The complex world of healthcare and taxes never seems to get easier. Let us break down healthcare plans and health savings options (HSAs) to make it a little easier for you.
The most important question to answer is whether your healthcare plan is HSA eligible? Per the 2019 IRS guidelines HSA eligible plans are defined as:
- Have deductibles of $1,350 or more for an individual and $2,700 for a family and there can be no copays or coinsurance prior to hitting those deductibles (no cost for preventative care).
- Have an out-of-pocket maximum of $6,750 or less for an individual and $13,300 or less for a family.
There are many health plans that can qualify for these specifications including a PPO or HMO. However, an HSA eligible plan is commonly referred to as a high deductible health plan (HDHP). So if you see that in your employer’s benefits information, an HSA is likely to follow.
And remember, an HSA is not a healthcare plan but works in combination with an HSA eligible healthcare plan to create tripe-tax health savings.
But wait! If you already have an HSA, from previous health plans and employers, you still have access to your HSA. It’s yours, just like a 401k or IRA! Don’t forget unlike an FSA, HSAs have no “use it or lose it policy.” As such if you switch to a non-eligible HSA plan, you still have access to your existing HSA to pay for qualified out-of-pocket medical expenses or let grow for years to come. You are, however, unable to actively contribute to that HSA.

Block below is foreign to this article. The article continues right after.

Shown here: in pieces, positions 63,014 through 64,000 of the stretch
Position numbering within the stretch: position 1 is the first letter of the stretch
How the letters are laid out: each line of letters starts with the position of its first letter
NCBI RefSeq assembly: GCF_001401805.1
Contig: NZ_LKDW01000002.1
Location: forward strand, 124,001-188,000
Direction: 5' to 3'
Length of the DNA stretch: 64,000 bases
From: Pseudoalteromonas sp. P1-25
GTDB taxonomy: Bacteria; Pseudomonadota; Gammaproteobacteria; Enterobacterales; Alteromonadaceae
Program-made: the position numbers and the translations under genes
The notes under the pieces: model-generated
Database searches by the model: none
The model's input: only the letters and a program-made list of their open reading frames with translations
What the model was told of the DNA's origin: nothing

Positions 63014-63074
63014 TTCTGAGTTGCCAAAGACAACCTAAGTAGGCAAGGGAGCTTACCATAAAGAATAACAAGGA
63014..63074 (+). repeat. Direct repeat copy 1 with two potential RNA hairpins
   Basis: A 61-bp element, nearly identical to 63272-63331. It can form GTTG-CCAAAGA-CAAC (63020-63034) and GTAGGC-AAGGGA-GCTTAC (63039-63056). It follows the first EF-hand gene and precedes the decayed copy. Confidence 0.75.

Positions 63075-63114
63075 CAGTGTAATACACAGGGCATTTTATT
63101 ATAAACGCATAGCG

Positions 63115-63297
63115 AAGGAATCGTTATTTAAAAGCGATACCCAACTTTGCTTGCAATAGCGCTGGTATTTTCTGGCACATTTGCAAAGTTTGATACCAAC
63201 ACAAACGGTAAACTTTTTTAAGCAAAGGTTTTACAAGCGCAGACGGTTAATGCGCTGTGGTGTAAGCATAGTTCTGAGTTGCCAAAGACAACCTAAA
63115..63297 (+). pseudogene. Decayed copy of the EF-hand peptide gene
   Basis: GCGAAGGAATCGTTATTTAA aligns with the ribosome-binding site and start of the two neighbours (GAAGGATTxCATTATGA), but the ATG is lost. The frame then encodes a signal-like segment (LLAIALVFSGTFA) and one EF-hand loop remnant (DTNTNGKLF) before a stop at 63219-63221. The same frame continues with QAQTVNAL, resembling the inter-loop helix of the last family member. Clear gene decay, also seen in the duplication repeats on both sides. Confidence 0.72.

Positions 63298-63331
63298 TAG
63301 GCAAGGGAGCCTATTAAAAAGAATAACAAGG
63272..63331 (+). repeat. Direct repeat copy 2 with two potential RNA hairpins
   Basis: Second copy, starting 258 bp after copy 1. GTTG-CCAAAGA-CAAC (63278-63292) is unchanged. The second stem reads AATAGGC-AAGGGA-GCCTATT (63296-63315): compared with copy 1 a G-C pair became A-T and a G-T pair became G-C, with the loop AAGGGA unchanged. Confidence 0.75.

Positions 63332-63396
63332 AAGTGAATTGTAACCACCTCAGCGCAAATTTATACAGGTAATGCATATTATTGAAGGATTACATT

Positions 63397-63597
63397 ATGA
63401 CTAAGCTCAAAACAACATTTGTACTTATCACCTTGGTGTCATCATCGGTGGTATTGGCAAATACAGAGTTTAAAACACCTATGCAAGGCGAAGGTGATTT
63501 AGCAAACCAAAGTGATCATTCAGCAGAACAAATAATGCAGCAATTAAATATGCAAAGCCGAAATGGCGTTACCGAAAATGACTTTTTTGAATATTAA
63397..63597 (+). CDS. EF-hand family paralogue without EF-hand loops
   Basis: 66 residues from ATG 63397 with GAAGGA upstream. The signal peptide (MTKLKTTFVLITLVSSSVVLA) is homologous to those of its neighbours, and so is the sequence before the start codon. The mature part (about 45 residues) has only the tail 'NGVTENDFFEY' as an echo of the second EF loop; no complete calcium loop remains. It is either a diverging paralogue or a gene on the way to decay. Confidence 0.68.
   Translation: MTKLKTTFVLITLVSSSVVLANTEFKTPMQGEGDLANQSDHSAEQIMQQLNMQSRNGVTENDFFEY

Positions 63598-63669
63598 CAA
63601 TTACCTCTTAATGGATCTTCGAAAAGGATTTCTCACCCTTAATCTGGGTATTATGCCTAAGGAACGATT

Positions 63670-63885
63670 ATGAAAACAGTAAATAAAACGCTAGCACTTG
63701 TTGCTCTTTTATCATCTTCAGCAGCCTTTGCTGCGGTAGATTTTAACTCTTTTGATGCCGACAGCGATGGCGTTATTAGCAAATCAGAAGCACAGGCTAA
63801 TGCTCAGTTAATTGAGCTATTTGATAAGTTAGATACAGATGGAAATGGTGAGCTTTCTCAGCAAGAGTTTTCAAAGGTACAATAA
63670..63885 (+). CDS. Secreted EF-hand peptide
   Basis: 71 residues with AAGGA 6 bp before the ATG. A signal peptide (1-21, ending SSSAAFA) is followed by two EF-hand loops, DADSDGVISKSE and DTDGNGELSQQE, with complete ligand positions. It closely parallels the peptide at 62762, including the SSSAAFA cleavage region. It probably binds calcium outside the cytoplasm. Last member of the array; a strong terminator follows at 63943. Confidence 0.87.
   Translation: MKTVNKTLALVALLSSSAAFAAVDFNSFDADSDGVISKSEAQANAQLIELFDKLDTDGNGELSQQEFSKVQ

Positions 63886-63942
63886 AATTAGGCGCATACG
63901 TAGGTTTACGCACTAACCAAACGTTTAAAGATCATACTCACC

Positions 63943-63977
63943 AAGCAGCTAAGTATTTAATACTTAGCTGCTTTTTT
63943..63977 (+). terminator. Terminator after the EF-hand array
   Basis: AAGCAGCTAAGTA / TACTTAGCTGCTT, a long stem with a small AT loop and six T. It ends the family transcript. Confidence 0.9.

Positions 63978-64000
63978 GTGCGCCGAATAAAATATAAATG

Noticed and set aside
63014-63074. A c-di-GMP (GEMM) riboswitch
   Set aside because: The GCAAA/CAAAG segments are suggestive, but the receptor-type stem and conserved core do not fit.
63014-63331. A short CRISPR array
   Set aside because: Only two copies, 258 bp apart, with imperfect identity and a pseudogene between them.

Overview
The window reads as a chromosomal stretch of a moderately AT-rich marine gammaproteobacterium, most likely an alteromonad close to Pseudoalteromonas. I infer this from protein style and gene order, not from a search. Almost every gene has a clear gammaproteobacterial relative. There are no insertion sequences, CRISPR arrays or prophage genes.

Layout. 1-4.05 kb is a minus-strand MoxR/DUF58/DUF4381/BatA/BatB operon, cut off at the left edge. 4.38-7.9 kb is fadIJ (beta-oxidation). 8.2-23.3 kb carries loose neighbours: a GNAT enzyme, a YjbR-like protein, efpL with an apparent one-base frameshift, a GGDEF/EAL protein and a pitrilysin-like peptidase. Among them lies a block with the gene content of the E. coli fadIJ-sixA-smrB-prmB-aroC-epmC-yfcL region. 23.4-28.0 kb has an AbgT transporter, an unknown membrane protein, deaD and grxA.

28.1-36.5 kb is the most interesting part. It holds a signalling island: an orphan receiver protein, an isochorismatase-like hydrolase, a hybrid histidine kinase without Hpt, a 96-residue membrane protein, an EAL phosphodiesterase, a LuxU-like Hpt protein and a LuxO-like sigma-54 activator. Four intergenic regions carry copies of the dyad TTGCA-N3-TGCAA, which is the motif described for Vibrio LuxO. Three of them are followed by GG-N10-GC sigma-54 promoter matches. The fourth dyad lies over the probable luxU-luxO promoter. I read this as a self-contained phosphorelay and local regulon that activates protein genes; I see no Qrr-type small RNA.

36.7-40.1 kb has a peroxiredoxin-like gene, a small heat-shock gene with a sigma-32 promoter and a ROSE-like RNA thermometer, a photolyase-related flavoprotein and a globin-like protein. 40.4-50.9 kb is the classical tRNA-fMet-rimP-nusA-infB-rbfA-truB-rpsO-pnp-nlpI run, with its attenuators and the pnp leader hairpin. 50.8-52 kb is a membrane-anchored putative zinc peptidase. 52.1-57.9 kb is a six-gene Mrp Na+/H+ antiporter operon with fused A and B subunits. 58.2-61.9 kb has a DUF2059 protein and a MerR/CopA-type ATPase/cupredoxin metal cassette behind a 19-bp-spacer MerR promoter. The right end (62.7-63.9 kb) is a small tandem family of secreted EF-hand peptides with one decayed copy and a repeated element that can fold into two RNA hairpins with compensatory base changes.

You Own Your HSA
An HSA is yours. It goes with you from job to job, healthcare plan to healthcare plan, and HSA provider to HSA provider. We might suggest Lively, as it’s free for individuals. HSAs can be used in any of these circumstances noted above to pay for qualified out-of-pocket medical expenses or as a health saving vehicle for retirement. Eligibility only changes HSA contributions. Enjoy your HSA savings, your earned it!
Disclaimer: the content presented in this article are for informational purposes only, and is not, and must not be considered tax, investment, legal, accounting or financial planning advice, nor a recommendation as to a specific course of action. Investors should consult all available information, including fund prospectuses, and consult with appropriate tax, investment, accounting, legal, and accounting professionals, as appropriate, before making any investment or utilizing any financial planning strategy.